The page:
But more importantly, both outboard gas motors and electric trolling motors use propellers that must be immersed in water at a certain height, so the effective draft of a microskiff under motor is quite high, and often too high for really shallow water, a.k.a “skinny water”.
This problem also limits the typical microskiff as far as launching and beaching locations are concerned, and this means that you must launch and beach it from a boat ramp, which is a major source of frustration over a lot of wasted fishing time.
To add insult to injury, propellers don’t do well in the presence of aquatic vegetation, be it seaweed, grass, etc. This is particularly frustrating to anglers who realize that such waters are among the best fisheries.

Human powered propulsion – Poling, anyone?

Microskiff manufacturers often show pictures of people who use a long push-pole to propel their microskiff through shallow water. This human powered mode of propulsion is indeed possible, but it’s not that practical –
To begin with, poling involves long intervals between each pole push, so the big effort invested in each push that accelerates the boat goes to waste when the boat decelerates while you are busy lifting the pole and sticking it back into the water.  Acceleration is particularly demanding in energy terms, and in other words, the fact that microskiff are wide and heavy makes them lose speed quickly, and thereby drain your energy.
Few people can push a typical microskiff over a distance of more than several hundred yards, and that’s not enough in terms of real-world fishing.
On top of this, the hull of a typical microskiff is not designed for effective tracking – It’s neither very long nor narrow, and it lacks elements such as fins, skegs or tunnels that could improve its directional stability. The result is that poling in a straight line becomes harder, which means you waste an additional and considerable amount of energy because your microskiff zigzags instead of going straight forward.
Poling is far from being on par with more effective means of human powered propulsion such paddling and rowing.

Conclusion – A better microskiff should allow its crew to go in shallow water and vegetation-rich water in a human powered propulsion mode other than poling, and preferably paddling, since effective rowing requires good technique that can be acquired only through much practice.

An ideal microskiff for real-world fishing

Ideally, a microskiff should allow for either a crew of two fishermen or a solo fisherman to launch, beach, motorize, fish and paddle in any type of water, whether standing up or seated. This means that such a boat should be highly stable yet narrow enough for effective paddling, and only the patented, catamaran-style Wavewalk™ from the new 700 series offers to work as a both a full tandem and solo skiff in the sense that it works perfectly well for one person too, when the second crew member is missing. The fact that the W700 features two long and narrow catamaran-style hulls helps it track better than other craft of similar size, and that helps poling as well as paddling it, with either dual-blade (kayak) paddles or single-blade paddles – canoeing style.

The ideal microskiff should also be lightweight enough to allow for trailer-free transportation, and car-topping by one person, in case no fishing buddy is present. Again, the only two-person microskiff that offers such advantage is the new Wavewalk™ 700, which weighs just 80 lbs without a motor and accessories.  In fact, this weight is lower than that of most high-end fishing kayaks out there, including sit-on-top (SOT) and sit-in models, especially tandem fishing kayaks, which are heavier than regular ones.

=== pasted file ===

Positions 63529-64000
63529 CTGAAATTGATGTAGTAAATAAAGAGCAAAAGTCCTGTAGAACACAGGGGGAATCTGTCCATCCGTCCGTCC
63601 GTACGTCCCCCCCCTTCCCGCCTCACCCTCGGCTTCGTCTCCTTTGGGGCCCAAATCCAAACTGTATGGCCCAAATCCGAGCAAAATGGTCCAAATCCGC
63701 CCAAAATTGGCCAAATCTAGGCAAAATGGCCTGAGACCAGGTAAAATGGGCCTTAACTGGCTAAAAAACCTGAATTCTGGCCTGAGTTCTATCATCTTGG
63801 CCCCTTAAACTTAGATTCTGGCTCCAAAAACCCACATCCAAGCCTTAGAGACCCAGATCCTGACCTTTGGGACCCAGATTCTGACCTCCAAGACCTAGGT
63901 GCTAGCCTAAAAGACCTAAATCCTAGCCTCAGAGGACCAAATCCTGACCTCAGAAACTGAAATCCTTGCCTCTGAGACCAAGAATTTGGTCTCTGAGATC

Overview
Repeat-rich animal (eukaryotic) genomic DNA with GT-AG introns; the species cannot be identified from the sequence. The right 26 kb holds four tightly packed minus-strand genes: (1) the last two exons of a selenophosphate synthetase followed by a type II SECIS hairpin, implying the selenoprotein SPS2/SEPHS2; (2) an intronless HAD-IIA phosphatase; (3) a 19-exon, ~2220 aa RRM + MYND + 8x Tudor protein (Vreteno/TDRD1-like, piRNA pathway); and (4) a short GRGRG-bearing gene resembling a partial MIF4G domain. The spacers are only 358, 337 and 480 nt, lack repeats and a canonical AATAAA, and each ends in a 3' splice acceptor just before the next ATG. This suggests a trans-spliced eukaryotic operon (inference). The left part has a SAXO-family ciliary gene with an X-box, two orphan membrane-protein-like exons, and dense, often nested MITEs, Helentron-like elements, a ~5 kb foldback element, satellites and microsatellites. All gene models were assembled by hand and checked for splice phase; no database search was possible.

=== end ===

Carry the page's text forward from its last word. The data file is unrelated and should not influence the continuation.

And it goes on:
Trailer-free with triple propulsion capability

The redefined microskiff is trailer-free I.E. easy to car top even for one person, suitable for choppy water, skinny water and vegetation-rich water, and accommodates two full size fishermen fishing standing in comfort. It can be easily and comfortably driven with a powerful outboard motor of up to 5 HP, as well as with electric motors.
One or two people can easily paddle it kayak-style or in the traditional canoeing style, and it lends itself to poling more easily and effectively than any other microskiff does, including solo skiffs, I.E. microskiff for just one person.
Such is the new Wavewalk™ 700 series.

Motorized DIY stitch-and-glue W catamaran kayak – the movie, by Berny Marsden

I took it on Coniston water in the English lake district.
It is brilliant! The 43 year old Seagull 3 HP motor starts 2nd pull and has lots of compression. It’s very light and the perfect size for Banana Split (the boat). On my own it will do about 7 MPH, and in tandem with my wife Andrea it pulls 5 MPH.

I have made a centre board and am making a rudder, mast and sails as my next development. Sadly, the English winter is nearly upon us so I might not get the chance to test until the spring.

I have found a seaside boating lake that should be ideal for testing the sails.

Berny

United kingdom

More about motorized kayaks >

Fishing Kayak With 2hp Outboard Motor – Offshore

Here’s a recently produced movie showing a W fishing kayak outfitted with a 2hp 4-cycle Honda outboard motor, at the beach.
In this configuration, this kayak is a car top motorboat, eliminating the need for a trailer. It can be dragged on the beach, as well as on dirt, rocks and grass, which in most cases eliminates the need for transportation wheels.
Passengers and gear can stay dry due to the high free board, in combination with the cockpit cover. The kayak seen here is outfitted with extra large flotation modules on both sides, so it it happens to capsize, it should keep floating, even with the outboard motor mounted on it.
launching this watercraft is easy from any location, due to the fact that it benefits from triple propulsion: motorized, paddling, and poling (with the W paddle).
This motorized fishing kayak can even take a second passenger on board, although they may occasionally get splashed, as the 2hp outboard drives the boat at a 7mph speed.
This unique, patented twin-hull watercraft offers enough stability without adding stabilizers to it, and the driver is seen standing up while driving it, even in the presence of mild waves.
Steering is easy and intuitive, through an articulated tiller extension. This is particularly effective with this Honda motor, because it is controlled through its tiller grip handle.

More information about motorizing fishing kayaks >